You probably won't be too surprised to learn that The Cat did not manage to inspire a deluge of tie-in merchandise. Nor indeed did it cause Raymond Cusick to bitterly reflect on not getting his share of the rights to it every time a camera was plonked in front of him. In late 1964, though, The Daleks were everywhere, and you could scarcely walk past a shop without being submerged by a landslide of Dalek Fish Slices whilst a shopkeeper with a top hat and monocle counted a wad of guineas and grinningly reflected on the commercial boom of 'Dalekmania'. The BBC and Terry Nation both knew that they'd have to bring them back in a big way, and The Dalek Invasion Of Earth got this exactly right; ambitious, imaginative, action-packed, Daleks every three seconds, and - crucially - an entirely different story to their debut in almost every regard. From this distance, it would be easy to write The Dalek Invasion Of Earth off as a story elevated to 'classic' status by circumstance and hype (and there was a lot of hype - how many ITV shows at the time had trailers that expensive and prominent, let alone BBC offerings?), except for the fact that even now it still looks amazing. Sidestepping that never-explainable cliffhanger with a Dalek rising out of the Thames, Terry Nation's script is a clear attempt at playing with the big-screen big boys, and director Richard Martin rises to the challenge admirably with dynamic pacing, some very fast editing for the time (including lots of cutaways to Daleks, a joke that will be lost on approximately 93% of the audience), a skilful combination of imaginative location work and convincing studio sets, and just generally making everything look and feel 'bigger'. In fact, it's not really that far away from the later big screen adaptation of the story... but we'll come to that in due course. Meanwhile, if anyone has any idea of that business with the two mysterious figures caught measuring Robomen on set was all about... actually, on second thoughts, keep it to yourself will you?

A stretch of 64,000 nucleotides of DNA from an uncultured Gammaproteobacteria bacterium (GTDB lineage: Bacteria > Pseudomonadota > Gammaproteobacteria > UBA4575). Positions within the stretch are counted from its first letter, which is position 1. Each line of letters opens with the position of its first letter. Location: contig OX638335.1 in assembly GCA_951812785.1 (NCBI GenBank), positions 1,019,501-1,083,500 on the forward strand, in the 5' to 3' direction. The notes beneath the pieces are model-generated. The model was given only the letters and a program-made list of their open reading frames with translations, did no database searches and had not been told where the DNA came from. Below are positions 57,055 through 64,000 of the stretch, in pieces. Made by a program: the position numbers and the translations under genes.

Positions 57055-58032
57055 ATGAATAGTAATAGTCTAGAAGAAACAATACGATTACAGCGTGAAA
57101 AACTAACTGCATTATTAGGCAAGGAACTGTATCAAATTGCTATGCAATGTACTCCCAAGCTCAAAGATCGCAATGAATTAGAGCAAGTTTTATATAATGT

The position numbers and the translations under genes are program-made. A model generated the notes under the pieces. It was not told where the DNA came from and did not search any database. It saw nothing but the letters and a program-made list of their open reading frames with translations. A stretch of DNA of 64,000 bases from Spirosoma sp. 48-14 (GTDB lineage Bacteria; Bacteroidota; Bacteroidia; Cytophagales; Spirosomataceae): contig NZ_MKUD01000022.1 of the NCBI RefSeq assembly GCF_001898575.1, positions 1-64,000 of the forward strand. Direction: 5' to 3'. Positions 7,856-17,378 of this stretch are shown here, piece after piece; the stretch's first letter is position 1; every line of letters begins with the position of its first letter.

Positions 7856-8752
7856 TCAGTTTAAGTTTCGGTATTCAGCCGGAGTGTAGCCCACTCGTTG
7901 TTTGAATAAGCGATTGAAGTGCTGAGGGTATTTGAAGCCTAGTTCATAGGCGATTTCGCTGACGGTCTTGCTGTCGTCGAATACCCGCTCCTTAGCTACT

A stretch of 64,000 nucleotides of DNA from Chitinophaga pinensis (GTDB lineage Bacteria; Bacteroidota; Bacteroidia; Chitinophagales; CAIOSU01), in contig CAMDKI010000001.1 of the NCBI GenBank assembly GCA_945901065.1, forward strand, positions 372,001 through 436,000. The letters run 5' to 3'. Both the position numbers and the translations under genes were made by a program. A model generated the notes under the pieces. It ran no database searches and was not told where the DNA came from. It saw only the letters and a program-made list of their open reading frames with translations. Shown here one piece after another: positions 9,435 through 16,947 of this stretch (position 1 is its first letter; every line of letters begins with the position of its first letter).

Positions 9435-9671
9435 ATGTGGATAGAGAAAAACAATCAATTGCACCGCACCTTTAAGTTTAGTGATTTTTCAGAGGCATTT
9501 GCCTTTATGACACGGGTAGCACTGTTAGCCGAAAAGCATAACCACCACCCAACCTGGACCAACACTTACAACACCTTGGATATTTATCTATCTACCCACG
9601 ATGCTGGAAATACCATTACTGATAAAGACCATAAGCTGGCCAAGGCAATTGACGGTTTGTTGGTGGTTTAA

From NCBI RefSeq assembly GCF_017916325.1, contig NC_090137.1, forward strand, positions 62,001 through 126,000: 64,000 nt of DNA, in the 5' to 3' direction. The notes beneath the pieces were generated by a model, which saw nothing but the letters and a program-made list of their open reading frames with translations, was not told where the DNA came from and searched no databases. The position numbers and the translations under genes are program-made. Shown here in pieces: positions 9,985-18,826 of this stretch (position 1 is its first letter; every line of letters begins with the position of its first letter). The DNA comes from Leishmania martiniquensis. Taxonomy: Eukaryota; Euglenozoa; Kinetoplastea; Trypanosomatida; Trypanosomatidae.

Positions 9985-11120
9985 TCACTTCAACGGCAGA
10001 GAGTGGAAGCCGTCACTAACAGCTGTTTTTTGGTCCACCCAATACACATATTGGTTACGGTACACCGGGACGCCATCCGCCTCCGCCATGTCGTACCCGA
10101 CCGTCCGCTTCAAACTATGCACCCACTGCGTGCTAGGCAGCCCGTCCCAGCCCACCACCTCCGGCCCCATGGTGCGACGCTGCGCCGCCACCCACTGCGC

Other Stories Were Less Astonishingly Well Made


OK, so we can point towards the Daleks haring across Tower Bridge, chasing Barbara past the Albert Memorial, and getting a bit soggy at Queen's Wharf, and rebut some of that insistent journalistic twaddle about cardboard monsters made of rubber or whatever it is. And yes, there are other superb effects dotted throughout this second series, from the model spaceship that doesn't look like a model at all in The Rescue to the flamethrower-strewn smackdown between The Daleks and The Mechonoids/Mechanoids/whichever spelling we're taking as authoritative today. Even those giant-sized props in the first story mostly look pretty convincing. When they don't quite pull it out of the bag, though... they really don't pull it out of the bag. In fact you sometimes have to wonder if they'd even known where the bag was in the first place. You'll all have seen that Zarbi walking head first into the camera - possibly even without Pappy's Fun Club shrieking over the top - but there are so many other effect and design slip-ups more worthy of chortling disdain than poor old star-seeing John Scott-Martin. There's Vicki apparently doing her Wii Balance Board exercises to indicate that the Tardis is being forcibly moved, the hilariously unmenacing impracticality of the Mire Beast, the Optera's side-letting-down Ragdoll Productions-esque appearance, and let's not even get started on the somewhat less than advisable 'blacking up' in The Crusade, which is frankly too shoddily rendered even to be offensive. And all of this might well be linked in some roundabout way to...